More color appears in a scene actually guest-directed by Rodriguez pal Quentin Tarantino. Owen is driving a trunk-load of bodies, with Del Toro flopped in the front seat - the only place his body fit. During the ride, we see an eerie wheel of color rotating behind our characters - a Tarantino homage to Dario Argento's 1970s camp scarefest, Suspiria.

Café FX's big digital double scene involves Owen's character in a gun battle on a CG set reminiscent of the La Brea Tar Pits complete with statues of dinosaurs. A hand grenade blows up his vintage T-bird and sends him flying into a pit of tar. Café FX created the whole tar pit environment from scratch. "This was organic, there was grass and bushes and trees," Burrell says, "and all the dinosaurs were made by us." Alex Friderici was the "tar pit lead" - he designed the set in NewTek LightWave and the dinosaurs were built in LightWave by Grzegorz Jonkajtis. The segment's outrageous explosions were created by Szymon Masiak in Afterburn and 3D Studio Max.

Next, Owen and his pals are literally hurtling back to town in another car. "We tried to capture that moment," says Burrell. "Alex just took it to a whole new level." Café FX had to match move the racing car's virtual headlights, wipers and even the rain droplets that hit the windows. Digital Fusion made the beads of rain scurry away.

Regarding working with Sony's 4:4:4 RGB HDCAM SR format, Burrell says, "It's better than 4:2:2 and, if you have to adjust the edit, all the [compositing] work doesn't get thrown out like in the old film days when they'd rescan the negative. That's over - we can use the work we already did." Irastorza adds, "It looks better ultimately and more film-like than video."


This bifurcated segment starts off Sin City and comes back to end the movie. In addition to Bruce Willis and numerous bad guys it features a virtual dock with a CG moon on CG water, the villain losing his head, multitudinous Photoshop 3D-projected matte paintings, both real and CG cars, and CG snowfall augmented in some shots with baking soda sprinkled on a miniature set.

"We did over 600 shots," says Ryan Tudhope, a veteran visual effects supervisor at The Orphanage in San Francisco ( "It was definitely a show about logistics in that way." The Orphanage had 30 environments to create for the segment.

And there were intensely challenging individual shots. Car chases using real cars in virtual environments, it turns out, are not easy. "A lot of times Robert would have multiple plates - he'd shoot two elements that were separate and [The Orphanage's] Tim Dobbert would have to do match moves to link them up," says Tudhope.

Shiny cars were not part of Frank Miller's gritty vision and their reflectivity needed to be calmed down.

"In our sequence it was snowing all the time so there was a lot of particle dynamics, snow spray, things like that interacting," Tudhope says. At one point in the chase, Bruce Willis turns and shoots his pursuer. "Then there's a full CG car shot where the car goes off the edge of the road. It tumbles and flips around in the snow field a couple of times," he says. The Orphanage uses Maya for modeling cars - sometimes a Ferrari, sometimes a classic gangster car as per Miller.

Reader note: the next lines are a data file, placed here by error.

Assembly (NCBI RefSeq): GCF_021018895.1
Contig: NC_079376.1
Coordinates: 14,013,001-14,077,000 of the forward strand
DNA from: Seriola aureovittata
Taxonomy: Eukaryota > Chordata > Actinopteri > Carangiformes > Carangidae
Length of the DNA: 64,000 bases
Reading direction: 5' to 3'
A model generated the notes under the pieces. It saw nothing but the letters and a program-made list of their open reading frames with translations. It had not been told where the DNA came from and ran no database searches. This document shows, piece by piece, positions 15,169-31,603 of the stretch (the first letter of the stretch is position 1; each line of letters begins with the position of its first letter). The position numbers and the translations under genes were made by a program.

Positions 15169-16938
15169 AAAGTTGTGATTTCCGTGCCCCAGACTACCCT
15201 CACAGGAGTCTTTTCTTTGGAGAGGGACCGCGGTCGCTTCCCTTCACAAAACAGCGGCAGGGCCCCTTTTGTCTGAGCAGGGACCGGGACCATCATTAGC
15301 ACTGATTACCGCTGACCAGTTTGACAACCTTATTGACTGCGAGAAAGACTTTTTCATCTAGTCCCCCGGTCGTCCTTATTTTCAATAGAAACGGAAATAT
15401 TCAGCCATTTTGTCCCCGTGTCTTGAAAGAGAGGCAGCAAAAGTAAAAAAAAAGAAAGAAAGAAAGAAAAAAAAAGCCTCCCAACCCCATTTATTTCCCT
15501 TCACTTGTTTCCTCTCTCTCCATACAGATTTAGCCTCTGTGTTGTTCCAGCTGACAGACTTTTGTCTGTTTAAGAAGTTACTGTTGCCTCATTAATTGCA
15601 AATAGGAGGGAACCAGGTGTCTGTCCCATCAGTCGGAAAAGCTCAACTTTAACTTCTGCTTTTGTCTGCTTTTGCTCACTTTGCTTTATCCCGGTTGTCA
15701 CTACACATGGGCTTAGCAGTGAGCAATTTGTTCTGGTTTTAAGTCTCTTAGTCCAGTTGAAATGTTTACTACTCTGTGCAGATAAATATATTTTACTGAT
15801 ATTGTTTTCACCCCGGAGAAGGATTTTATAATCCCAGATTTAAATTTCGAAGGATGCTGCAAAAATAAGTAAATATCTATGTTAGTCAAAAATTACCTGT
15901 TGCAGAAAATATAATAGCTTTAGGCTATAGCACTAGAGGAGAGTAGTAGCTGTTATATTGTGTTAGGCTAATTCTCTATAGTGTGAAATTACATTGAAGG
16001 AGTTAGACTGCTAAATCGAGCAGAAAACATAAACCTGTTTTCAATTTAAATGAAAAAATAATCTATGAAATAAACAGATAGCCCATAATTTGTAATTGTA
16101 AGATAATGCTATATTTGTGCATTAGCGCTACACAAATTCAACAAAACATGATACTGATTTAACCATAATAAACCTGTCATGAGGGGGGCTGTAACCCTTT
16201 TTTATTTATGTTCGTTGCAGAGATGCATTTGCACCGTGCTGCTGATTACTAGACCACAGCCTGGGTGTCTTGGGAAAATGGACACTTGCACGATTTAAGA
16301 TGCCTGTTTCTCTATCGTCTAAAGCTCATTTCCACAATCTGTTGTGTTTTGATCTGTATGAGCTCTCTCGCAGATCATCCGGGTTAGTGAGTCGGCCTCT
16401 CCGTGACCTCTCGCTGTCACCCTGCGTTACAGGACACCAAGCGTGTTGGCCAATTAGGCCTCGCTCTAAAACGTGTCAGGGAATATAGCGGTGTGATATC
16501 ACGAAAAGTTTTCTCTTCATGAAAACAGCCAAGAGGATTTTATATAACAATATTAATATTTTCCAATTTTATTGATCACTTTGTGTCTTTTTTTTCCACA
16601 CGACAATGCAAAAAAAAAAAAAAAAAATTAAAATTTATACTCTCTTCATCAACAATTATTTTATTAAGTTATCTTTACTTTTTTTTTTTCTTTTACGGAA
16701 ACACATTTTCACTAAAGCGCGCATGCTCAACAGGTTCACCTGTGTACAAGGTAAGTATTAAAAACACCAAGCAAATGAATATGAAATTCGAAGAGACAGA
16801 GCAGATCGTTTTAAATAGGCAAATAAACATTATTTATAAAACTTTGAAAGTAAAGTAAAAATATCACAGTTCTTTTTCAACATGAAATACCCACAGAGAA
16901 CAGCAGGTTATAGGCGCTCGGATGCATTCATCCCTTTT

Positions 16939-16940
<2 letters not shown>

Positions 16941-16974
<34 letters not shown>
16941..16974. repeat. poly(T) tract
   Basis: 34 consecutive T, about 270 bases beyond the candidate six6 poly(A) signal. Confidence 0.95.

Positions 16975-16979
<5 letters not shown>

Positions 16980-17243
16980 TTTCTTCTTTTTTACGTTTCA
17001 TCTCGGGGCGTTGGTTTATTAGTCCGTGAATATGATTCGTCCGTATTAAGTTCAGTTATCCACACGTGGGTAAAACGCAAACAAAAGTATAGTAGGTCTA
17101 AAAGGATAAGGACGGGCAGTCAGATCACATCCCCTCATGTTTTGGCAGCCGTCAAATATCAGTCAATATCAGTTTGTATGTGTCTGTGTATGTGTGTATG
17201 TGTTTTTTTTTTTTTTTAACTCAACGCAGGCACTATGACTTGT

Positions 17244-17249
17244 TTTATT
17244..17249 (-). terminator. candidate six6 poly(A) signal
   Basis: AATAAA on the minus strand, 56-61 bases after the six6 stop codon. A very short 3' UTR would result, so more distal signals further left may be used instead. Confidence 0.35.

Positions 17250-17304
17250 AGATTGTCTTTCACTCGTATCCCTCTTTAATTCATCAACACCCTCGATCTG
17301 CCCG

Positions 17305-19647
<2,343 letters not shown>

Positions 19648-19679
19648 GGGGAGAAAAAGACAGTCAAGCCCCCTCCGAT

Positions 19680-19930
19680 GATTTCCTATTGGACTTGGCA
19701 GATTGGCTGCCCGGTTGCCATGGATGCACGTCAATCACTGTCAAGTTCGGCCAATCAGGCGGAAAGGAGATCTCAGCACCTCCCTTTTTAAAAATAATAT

Nancy is the damsel-in-distress in "That Yellow Bastard." Played by Jessica Alba, she's a dancer in the local club, which was one of the three real sets in the film.

Outside, it's snowing...3D snow. "We set up the snow as a 3D particle system and rendered all the snow in one pass," Tudhope says. "Our renderers [Side Effects Houdini and Splutterfish Brazil] were capable of rendering depth-of-field based on camera settings that you give." The Orphanage prides itself in its ability to integrate different CG systems like Maya and Max.

Then there are the "stringy" comic book blood splats. "For a lot of the quicker gun hits we'd use a 2D particle solution," he says. One shot has Orphanage footage of colorized egg nog splattering. It's composited to Willis's real fist punching in a bad guy's head.

The Orphanage created 10-bit Cineon DPX files, which were compatible with Rodriguez's 4:4:4 HD SR format. "In terms of a CG pipeline it was great," Tudhope says, "we had more information in the blue channel than we normally do, it was a cleaner looking image, the edge artifacting was reduced quite a bit." Orphange editors use Final Cut Pro HD.

Jason Howard of SpectSoft worked with Carl Walters, head of editorial and post at The Orphanage, to get into the project into the new SR workflow using SpectSoft's RaveHD Linux-based digital disk drive recorder and an AJA Xena HD22 dual-link board. The RaveHD would bring Troublemaker's SR files online for visual effects work. Howard's box also helped later in QC and in printing the finished shots back to tape.

"We run all our dailies in HD - we watch them on an HD monitor. Before, you'd have to film something out in order to see the resolution and all the details," says Tudhope.

Due to the movie's hyper-contrasty visual style, the Orphanage made sure their CG pipeline preserved information in the highlights and in the blacks. "Our pipeline had high dynamic range, so making it really contrasty was the last step. And we 'cranked it up to 11' at the end. You get much richer images that way."


Quantel equipment also made a big contribution to the Sin City look - including the color of this mostly B/W movie. "We started our online and color correction on the eQ at 501 Post in Austin with editor Jim Reed," says Troublemaker's Boerner, "because Robert's schedule had him tied to Austin for the final dubs and I needed to get the shots in the ball park first because of the unique look of the film. We then archived the media and transferred it to the iQ at Post Logic, where Matthew Johnson finished the online and John Persichetti color corrected shots in da Vinci. Then we sent HDCAM SR tapes to Efilm, where they loaded up the DI into film color space and we made the final color correction with Natasha Leonett." The color timing was supervised by TroubleMaker's 2D supervisor, Eric Pham.